Friday, April 18, 2014
By SCOTT MONROE Morning Sentinel
(Continued from page 1)
Independent Shawn Moody delivers his opening remarks at the gubernatorial debate in Fairfield on Wednesday. He says many of the principles he's applied to his business could work in state government.
Michael G. Seamans/Kennebec Journal
CANDIDATE ON THE ISSUES
Economy: Conduct “exit interviews” on businesses that have closed, relocated or downsized; create incentives for “micro” businesses; promote the “Buy in Maine” campaigns; use technology to put all state spending online and make it easily searchable.
Energy: Pursue wind, hydro, tidal, solar and more; upgrade existing hydro dams with newly designed turbines that use less water pressure; build more offshore wind projects; promote biomass electrical energy via steam-powered turbines.
Education: Require vocational teachers to “work” at least part of the year in their fields; expand programs in the university system; consolidate classes with decreased enrollment and utilize Web-based technologies; institute merit-pay for teachers based on a comprehensive review.
Health care: Allow residents to purchase health care across state lines; pay health care providers what’s owed to them; update billing systems; create financial incentives that promote healthy behaviors.
Welfare: Transition people from welfare to “workfare” by redeploying some of the “lean” state work force to manage the program.
PROFILING THE CANDIDATES
This is the fourth in a series of profiles of Maine’s gubernatorial candidates.
9/12: Libby Mitchell-D
9/19: Paul LePage-R
9/26: Eliot Cutler-I
TODAY: Shawn Moody-I
10/10: Kevin Scott-I
CHECK OUT OUR Governor's Race special section
Shawn Moody was 13 when he discovered his passion for cars. Thad had a blue '64 Impala convertible and was studying mechanics at what was then Southern Maine Vocational Technical Institute.
But that was also a dark time for Moody. His mother, who suffered from depression, had a nervous breakdown and was hospitalized for about a month. His brother and sister were not living at home at the time.
"I was really living at home alone," Moody said. "I was scared; I didn't know what to tell the teachers at school. I felt torn, worried somebody would come and take me away. But I didn't really think a lot about me; I was just worried about Mom."
Ann recovered, but realized her job had contributed to her stress and decided to go back to school.
So Moody and his mother rented the house out and moved into a mobile home. Thad and Kim moved in as well. They got by on child-support payments from his father, and Shawn worked as a paperboy.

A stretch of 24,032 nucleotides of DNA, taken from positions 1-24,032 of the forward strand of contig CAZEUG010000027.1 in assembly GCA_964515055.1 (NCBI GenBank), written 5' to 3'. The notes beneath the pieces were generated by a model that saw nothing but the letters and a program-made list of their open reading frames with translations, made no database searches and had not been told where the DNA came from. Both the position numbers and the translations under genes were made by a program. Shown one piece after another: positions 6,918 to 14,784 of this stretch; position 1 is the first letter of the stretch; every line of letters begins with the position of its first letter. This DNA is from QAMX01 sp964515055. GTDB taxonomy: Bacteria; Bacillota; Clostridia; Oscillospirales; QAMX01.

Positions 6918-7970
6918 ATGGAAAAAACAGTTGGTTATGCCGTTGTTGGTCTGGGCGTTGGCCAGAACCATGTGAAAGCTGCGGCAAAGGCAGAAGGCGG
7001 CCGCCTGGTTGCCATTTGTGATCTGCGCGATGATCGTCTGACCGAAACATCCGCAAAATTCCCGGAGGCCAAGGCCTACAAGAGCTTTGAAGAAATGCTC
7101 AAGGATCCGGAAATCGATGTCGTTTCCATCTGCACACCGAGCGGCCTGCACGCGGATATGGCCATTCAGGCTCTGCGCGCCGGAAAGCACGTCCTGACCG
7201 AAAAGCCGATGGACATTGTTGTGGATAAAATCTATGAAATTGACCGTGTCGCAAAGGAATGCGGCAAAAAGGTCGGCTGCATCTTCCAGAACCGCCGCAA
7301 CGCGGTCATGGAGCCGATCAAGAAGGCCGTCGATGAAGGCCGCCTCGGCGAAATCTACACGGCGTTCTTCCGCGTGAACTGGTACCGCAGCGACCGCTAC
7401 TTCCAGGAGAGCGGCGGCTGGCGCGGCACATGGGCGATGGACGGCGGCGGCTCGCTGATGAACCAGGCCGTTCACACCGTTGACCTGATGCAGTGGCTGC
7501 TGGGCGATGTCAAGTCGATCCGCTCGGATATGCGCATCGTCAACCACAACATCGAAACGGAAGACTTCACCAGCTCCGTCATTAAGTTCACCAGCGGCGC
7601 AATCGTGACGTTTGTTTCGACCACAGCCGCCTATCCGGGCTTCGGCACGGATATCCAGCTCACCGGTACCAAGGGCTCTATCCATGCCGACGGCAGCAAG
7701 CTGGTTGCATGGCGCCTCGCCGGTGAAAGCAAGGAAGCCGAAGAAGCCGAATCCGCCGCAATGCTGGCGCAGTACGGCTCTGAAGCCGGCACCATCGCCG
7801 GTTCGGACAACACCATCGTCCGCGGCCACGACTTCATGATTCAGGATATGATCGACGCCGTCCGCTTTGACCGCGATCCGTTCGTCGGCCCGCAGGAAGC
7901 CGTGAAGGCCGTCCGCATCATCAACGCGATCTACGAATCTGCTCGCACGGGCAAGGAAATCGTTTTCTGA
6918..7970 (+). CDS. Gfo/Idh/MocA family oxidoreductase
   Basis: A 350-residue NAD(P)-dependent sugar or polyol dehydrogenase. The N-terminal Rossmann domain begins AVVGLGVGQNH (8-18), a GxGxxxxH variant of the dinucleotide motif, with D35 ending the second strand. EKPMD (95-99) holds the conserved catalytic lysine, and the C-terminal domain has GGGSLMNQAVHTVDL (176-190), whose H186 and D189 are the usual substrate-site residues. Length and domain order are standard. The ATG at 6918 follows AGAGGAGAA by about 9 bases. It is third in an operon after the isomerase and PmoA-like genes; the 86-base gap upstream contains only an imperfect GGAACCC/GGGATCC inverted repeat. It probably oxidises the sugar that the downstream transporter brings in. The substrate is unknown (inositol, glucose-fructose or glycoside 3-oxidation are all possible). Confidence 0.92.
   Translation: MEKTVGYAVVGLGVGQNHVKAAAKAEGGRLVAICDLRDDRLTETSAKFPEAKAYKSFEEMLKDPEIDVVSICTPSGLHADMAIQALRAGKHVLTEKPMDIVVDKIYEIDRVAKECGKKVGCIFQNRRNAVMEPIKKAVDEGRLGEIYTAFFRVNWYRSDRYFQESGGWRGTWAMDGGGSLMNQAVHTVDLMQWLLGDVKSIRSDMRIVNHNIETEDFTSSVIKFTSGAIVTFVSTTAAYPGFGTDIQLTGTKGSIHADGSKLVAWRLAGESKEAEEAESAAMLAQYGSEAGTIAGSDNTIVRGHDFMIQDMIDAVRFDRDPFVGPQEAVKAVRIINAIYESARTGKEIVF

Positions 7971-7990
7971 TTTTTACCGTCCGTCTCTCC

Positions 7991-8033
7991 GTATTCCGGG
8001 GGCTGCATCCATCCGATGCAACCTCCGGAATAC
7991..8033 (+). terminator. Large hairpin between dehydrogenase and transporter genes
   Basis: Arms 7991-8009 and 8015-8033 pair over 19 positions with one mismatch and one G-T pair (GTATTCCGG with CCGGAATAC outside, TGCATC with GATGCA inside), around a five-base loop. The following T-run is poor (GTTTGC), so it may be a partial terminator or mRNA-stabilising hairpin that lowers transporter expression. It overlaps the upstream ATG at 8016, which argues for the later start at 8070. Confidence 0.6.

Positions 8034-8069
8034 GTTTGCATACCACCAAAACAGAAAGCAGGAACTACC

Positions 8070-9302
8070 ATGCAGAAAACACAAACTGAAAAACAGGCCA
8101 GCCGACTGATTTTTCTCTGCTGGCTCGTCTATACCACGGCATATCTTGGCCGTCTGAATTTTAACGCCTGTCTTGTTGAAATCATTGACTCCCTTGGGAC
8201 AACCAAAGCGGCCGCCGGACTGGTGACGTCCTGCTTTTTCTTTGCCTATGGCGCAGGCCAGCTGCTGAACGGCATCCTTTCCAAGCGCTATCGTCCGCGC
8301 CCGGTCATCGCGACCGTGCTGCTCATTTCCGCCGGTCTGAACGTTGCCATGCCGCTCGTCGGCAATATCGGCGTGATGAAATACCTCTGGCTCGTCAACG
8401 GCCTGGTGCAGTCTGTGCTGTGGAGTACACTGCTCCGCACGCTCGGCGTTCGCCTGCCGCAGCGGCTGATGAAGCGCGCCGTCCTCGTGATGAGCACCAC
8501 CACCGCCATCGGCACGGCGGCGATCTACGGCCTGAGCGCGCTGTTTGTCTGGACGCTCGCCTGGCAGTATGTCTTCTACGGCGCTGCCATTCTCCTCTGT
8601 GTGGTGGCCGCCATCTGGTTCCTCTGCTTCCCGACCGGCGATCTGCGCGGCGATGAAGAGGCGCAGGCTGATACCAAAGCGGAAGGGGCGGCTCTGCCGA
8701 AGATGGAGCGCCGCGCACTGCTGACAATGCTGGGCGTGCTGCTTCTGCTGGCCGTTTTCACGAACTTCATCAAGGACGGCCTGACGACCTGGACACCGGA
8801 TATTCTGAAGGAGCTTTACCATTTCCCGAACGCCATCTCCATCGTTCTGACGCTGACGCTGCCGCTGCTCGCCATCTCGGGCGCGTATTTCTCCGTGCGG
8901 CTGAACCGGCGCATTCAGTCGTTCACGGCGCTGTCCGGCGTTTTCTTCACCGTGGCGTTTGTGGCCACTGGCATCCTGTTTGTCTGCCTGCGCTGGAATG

At 14, Moody started working on cars after school in the garage at the Narragansett Street house. He also started working nights and weekends at a Corvette business.
He rebuilt his first car engine at 15. A year later, he painted his first car.
"I was getting a Ph.D. out there," he said.
STARTING HIS BUSINESS AT 17
Moody was 16 when his mom remarried and they moved in with Clint Allen, who owned Gorham Auto Parts on Narragansett Street. Ann Moody and Allen divorced less than a year later, but Moody rented a room at Allen's house.
In the fall of 1977, the 17-year-old Moody decided to start his own business. He got a $6,000 loan, purchased a quarter-acre lot from Allen and built his three-bay, 34-foot by 30-foot plywood garage. "It was nothing fancy," he said.
During his senior year, Moody was enrolled in a co-op program in which he finished basic school courses at 11 a.m. each day and then went to work at his garage. Since he was self-employed and in the co-op program, "I actually graded myself and I was motivated."
Mark Eastman of South Paris, Moody's high school principal at the time, said Moody was technically savvy.
"His first love wasn't English and history; he was very interested in how things worked and taking things apart and putting them back together," Eastman said. "I developed a good relationship with him. He was a bit rambunctious -- he did end up in my office on occasion -- but he really pursued his dream. He's a fighter; he perseveres."
Eastman was among those who testified on Moody's behalf during the zoning hearings on his first garage.
"He didn't follow protocol, so there was an appeal," Eastman said. "Several of us were hoping he'd have an opportunity to get a chance and we spoke We felt this is something that could be accomplished, especially with his desire and interest."
After winning town approval, Moody's business started to grow and add employees.
In 1988, Moody purchased Allen's Gorham Auto Parts and bought a garage behind the local Shop 'n' Save for a second location offering mechanical work and 24-hour towing service. Moody moved into a small room in the garage that "wasn't well-insulated."
Moody purchased adjacent property that Clint Allen had been leasing for a junkyard, a polluted eyesore that the town wanted shut down. That became the location of Moody's auto recycling business.
In 1999, he sold Gorham Auto Parts to LKQ Corp., which is now a publicly traded company based in Chicago with more than $2 billion in annual revenue. Moody would say only that it was a "multimillion-dollar" deal, and that the transaction left him free of debt.
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click image to enlarge
Shawn Moody grew up in Gorham and started working on cars at 14.